When a child turns 16, they can take control of the CTF if they wanted to. They can change how their money is invested and change provider by transferring their account and signing up to a new provider. If the child decides not to manage their fund, it remains with their parent or guardian until their 18th birthday.

Who was eligible for a Child Trust Fund?

CTFs were set up by the government for children who were born in the UK between the 1st of September 2002 and the 2nd of January 2011.

Types of CTF accounts

There are three different types of Child Trust Fund accounts that parents could choose for their children. These were Stakeholder, Shareholder and Cash accounts.

• Stakeholder account - This allows you to own a percentage of shares within a company. With a Stakeholder CTF, any money which is still invested in shares when the CTF matures will be sold automatically and the cash will be passed on to the child.

• Shareholder – This account allows you to leave a contribution of the money invested into the stock market. By investing into the stock market, your money could potentially grow or fall depending on the outcome of your shares.

• Cash account - The Cash CTF account is where you can leave any contributions, providing they don’t go above the yearly maximum allowance and earn interest on it. This tends to be the safest and most popular option.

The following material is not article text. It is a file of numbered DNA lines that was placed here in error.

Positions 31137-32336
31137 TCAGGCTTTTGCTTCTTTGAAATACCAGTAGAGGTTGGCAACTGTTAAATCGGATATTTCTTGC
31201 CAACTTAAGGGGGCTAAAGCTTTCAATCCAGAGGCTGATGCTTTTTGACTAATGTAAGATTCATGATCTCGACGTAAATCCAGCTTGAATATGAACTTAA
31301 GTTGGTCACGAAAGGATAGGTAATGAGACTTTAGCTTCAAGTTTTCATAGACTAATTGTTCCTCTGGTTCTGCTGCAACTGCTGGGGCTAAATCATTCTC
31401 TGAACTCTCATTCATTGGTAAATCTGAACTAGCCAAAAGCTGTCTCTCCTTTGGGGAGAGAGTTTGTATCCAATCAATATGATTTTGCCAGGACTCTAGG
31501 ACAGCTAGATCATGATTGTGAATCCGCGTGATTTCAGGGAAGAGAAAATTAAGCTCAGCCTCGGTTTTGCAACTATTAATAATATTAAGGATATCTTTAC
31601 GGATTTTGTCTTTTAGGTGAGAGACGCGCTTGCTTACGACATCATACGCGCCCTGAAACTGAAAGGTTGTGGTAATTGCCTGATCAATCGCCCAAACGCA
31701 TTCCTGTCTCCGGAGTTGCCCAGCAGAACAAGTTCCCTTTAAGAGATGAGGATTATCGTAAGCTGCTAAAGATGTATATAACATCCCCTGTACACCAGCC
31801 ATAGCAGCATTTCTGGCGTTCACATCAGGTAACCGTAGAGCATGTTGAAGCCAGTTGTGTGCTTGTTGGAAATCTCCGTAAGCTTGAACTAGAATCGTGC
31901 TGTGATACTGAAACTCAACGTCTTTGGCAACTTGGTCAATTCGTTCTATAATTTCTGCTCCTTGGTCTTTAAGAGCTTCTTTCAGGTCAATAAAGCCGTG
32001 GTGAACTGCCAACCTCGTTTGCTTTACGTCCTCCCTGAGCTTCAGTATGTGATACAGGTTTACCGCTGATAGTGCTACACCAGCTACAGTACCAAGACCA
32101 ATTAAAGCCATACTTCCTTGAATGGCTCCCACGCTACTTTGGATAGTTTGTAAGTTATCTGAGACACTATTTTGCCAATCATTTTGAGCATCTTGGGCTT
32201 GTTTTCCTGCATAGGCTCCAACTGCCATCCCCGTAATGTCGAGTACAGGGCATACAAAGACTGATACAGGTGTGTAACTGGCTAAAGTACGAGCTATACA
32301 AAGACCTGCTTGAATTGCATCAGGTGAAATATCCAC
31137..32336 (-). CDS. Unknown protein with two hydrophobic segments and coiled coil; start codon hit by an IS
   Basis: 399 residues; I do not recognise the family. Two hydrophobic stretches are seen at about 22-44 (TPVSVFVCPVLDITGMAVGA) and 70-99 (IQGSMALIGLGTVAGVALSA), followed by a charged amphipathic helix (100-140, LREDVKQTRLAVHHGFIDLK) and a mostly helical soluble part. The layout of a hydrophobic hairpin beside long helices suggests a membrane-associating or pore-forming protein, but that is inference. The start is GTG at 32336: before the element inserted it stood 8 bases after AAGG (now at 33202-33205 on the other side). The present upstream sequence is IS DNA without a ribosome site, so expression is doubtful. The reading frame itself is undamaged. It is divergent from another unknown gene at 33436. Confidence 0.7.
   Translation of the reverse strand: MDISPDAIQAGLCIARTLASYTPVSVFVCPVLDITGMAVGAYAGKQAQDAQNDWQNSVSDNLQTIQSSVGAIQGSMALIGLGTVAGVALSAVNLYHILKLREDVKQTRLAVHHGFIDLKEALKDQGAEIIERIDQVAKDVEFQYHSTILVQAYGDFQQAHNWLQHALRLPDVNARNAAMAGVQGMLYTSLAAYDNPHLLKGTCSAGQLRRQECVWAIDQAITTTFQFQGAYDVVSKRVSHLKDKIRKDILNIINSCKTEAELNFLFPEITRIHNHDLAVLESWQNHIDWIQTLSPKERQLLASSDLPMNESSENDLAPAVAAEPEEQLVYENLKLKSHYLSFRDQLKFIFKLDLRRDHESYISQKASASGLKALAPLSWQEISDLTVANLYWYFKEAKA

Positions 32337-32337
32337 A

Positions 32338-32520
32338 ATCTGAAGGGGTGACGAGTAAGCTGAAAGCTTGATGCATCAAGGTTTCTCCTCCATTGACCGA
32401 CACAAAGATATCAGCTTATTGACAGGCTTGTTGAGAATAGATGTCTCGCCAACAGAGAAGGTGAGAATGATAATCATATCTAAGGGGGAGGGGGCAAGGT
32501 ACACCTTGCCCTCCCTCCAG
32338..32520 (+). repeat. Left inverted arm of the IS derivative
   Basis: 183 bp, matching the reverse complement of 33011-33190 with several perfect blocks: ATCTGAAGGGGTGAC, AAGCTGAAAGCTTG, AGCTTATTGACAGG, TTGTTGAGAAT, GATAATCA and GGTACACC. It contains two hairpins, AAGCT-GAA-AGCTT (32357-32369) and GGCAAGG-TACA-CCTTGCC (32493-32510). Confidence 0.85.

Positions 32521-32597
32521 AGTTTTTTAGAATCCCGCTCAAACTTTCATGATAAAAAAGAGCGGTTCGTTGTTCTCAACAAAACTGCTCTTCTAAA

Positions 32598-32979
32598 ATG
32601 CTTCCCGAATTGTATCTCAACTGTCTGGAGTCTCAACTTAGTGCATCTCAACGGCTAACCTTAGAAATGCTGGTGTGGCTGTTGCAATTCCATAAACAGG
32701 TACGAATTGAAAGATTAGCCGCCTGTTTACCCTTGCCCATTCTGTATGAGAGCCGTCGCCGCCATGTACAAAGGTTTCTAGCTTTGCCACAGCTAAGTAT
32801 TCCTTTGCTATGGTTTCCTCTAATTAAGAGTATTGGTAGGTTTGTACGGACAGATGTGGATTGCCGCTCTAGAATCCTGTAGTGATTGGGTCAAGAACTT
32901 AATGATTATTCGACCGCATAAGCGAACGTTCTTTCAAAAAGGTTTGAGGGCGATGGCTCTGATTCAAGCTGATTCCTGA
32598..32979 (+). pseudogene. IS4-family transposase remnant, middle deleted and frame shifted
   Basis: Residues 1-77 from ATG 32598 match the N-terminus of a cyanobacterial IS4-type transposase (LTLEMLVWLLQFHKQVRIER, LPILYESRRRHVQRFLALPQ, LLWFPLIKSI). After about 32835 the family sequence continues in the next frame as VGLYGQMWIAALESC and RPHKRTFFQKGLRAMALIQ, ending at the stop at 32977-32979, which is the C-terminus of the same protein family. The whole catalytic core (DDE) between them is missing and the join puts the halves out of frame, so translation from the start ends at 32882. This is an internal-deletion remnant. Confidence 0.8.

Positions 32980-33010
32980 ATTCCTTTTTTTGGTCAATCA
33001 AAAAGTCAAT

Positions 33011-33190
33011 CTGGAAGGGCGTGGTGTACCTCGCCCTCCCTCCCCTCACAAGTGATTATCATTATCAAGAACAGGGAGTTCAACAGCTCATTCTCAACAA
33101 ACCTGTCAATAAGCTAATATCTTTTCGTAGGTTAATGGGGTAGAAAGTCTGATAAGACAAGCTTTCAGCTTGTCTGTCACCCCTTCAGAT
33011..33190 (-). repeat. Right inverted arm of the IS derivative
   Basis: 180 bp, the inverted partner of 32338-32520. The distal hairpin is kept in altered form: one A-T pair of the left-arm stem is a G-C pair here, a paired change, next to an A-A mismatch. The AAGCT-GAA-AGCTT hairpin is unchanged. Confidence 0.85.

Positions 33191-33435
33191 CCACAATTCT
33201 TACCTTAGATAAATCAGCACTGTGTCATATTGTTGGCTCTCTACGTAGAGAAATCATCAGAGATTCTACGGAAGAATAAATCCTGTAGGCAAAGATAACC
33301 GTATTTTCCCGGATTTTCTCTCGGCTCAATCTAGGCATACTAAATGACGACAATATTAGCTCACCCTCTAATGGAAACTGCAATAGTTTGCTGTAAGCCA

Can I still get a Child Trust Fund?

The government stopped offering Child Trust Fund accounts after 2011 and they replaced them with the Junior Individual Savings Account (JISA). However, anyone who still has a CTF can carry on depositing money into their account until their child turns 18.  

JISAs are also a tax-free savings account for children and many of the same rules apply. However, if you were to open a JISA today, the government does not contribute and the only money that goes into the JISA is the money which you deposit.

What can my child do with a matured CTF?

Once a child turns 18 and the CTF matures, they have a decision to make about what to do with the money. But what are their options?

• Celebrate and spend - As the money is now theirs, they can spend it however they like!

• Become a savvy saver - Some children may choose to carry on saving their money in a cash savings account or cash ISA. Both will offer interest on the money and they are often easily accessible, so the money can be withdrawn at any time.

• Invest it - Although most 18-year-olds won’t be familiar with investing, they could invest their savings in a Stocks & Shares ISA to potentially grow their money further. We would always recommend that if they were to invest their money, they do so for at least 5 years. It’s also worth remembering that when investing your money is at risk and you may get back less than you put in.

That’s our round-up on Child Trust Funds. Did you know that it’s been estimated that more than one million child trust funds are ‘lost’ and haven’t been claimed? In most cases, this is due to HMRC opening the account because the child’s parent or guardian failed to do so. If you think your child may have been eligible, it's worth checking. More details on how to find a lost CTF can be found on the HMRC website.